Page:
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Work makes you sick

As the planet’s eco-systems cannot cope with the stress imposed on them by capitalist forms of production, human beings are bound to be similarly affected. That is reflected in the fact that 2.8 million people in Britain claim what until recently was called incapacity benefit.

To reflect New Labour’s insistence that work is good for you, whatever the price in human terms, the benefit has been renamed “Employment and Support Allowance”. All new claimants must complete an assessment of their capacity to work and by 2010, all existing claimants will need to “sit the test”. Only those who know they are going to die soon or are so disabled that nobody could expect them to work (even benefits minister James Parnell) will be exempt.

People deemed capable of work could have their benefits cut if they don’t find a job. But only about £3 per person has been allocated to help people retrain and track down a job. Only around 50% of people who are registered disabled have a job and when they are in work they earn on average far less than other workers.

And the big question is how many people currently unable to work are in that situation because of their experience of Britain’s dangerous work environment?

For example, the death rate from asbestos-related mesothelioma and lung cancer is around 7,000 a year and it is still rising. Though asbestos is now banned, there are still millions of tons of the stuff in office buildings, factories, prisons, ships and shopping centres – sooner or later it will have to be removed. Around 250,000 Britons will die from asbestos before the death rate finally begins to decline.

The chemical industry is the UK 's largest manufacturing sector, with a turnover of £41 billion, employing more than 400,000 people. As many as 10,000 commercial chemicals are hazardous, of which 150-200 may cause cancer.

Around 4,000 building workers die each year from accidents and industrial diseases. Hazards they face include asbestos, musculo-skeletal disorders, falls, slips and tips and noise. Diseases they face include dermatitis, asthma, and emphysema.

There are between 1,500 to 3,000 new cases of occupational asthma every year, rising to 7,000 if you include pre-existing asthma made worse by work.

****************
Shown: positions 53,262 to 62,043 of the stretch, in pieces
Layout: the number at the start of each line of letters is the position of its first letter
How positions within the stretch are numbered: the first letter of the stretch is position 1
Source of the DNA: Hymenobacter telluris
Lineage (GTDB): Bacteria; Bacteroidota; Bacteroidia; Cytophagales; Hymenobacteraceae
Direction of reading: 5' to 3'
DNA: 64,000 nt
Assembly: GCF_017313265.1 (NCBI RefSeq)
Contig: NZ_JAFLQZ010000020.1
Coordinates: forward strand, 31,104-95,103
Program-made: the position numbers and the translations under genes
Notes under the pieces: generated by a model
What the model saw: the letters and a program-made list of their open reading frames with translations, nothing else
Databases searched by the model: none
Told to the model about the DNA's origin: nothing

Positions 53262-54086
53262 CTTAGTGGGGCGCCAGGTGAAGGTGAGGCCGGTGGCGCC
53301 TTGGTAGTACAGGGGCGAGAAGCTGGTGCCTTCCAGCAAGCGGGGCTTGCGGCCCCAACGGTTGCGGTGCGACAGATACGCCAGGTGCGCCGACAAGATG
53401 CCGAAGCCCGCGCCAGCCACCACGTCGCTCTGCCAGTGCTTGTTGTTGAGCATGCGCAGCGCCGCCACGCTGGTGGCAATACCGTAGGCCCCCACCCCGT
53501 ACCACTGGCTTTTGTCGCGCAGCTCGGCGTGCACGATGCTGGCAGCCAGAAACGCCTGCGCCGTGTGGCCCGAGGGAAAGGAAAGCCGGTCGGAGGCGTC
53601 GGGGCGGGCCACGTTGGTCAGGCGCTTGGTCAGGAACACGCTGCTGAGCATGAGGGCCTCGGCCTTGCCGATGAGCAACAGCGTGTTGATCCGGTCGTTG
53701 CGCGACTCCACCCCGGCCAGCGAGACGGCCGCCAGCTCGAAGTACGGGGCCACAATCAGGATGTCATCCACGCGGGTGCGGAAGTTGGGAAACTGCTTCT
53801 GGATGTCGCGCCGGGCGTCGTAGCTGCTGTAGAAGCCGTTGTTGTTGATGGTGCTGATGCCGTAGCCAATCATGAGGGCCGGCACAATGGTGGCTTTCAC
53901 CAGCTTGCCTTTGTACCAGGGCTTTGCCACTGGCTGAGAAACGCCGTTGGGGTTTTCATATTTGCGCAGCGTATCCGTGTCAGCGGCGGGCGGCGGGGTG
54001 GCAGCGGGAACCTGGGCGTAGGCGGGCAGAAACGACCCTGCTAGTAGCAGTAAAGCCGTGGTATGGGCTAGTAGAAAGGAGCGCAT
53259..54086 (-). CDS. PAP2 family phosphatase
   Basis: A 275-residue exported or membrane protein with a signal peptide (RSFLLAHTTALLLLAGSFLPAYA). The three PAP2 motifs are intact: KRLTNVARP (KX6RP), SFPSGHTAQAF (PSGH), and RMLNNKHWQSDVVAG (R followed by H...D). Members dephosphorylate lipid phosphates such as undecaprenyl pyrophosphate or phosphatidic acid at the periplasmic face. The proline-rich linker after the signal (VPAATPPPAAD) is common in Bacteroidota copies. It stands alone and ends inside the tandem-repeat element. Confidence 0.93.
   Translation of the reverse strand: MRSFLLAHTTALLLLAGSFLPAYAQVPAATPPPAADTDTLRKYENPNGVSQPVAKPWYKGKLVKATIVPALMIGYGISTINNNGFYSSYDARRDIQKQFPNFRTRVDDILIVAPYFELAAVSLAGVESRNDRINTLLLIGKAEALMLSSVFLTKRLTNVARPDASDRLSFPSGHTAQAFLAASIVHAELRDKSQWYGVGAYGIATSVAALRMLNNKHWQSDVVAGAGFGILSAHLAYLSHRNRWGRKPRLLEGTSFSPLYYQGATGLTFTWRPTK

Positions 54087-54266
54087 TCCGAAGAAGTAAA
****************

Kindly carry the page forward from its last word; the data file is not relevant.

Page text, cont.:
Exposure to noise at work is a significant occupational hazard. Research suggests that 170,000 people in the UK suffer deafness, tinnitus or other ear conditions as a result of exposure to excessive noise.

People exposed to high levels of vibration – such as miners, road workers and people operating a range of machinery – can suffer serious impairments of their hands, arms and backs. A Medical Research Council survey in 1997-98 estimated 301,000 people suffer from vibration white finger (VWF) in Britain.

And finally, since the government implies that many of the people claiming incapacity benefit are simply shirkers, there is the crippling effect of stress at work. In research carried out in 2001-02 it was found that 5 million UK workers suffer stress at work and half a million believed it made them ill. The Samaritans, which counsels people thinking about taking their own lives, says that work is the biggest single cause of stress.

As Karl Marx explained, there is a major difference between work freely done with passion and enthusiasm, for a common end, and work that simply supports the production of profit. The first is “a free manifestation of life, hence an enjoyment of life”. But, presupposing private property, “my work is an alienation of life, for I work in order to live, in order to obtain for myself the means of life. My work is not my life”. Or as William Morris argued, useful work not useless toil, is what a fair, equal, democratic society aspires to provide.

Penny Cole
Environment editor
13 November 2008

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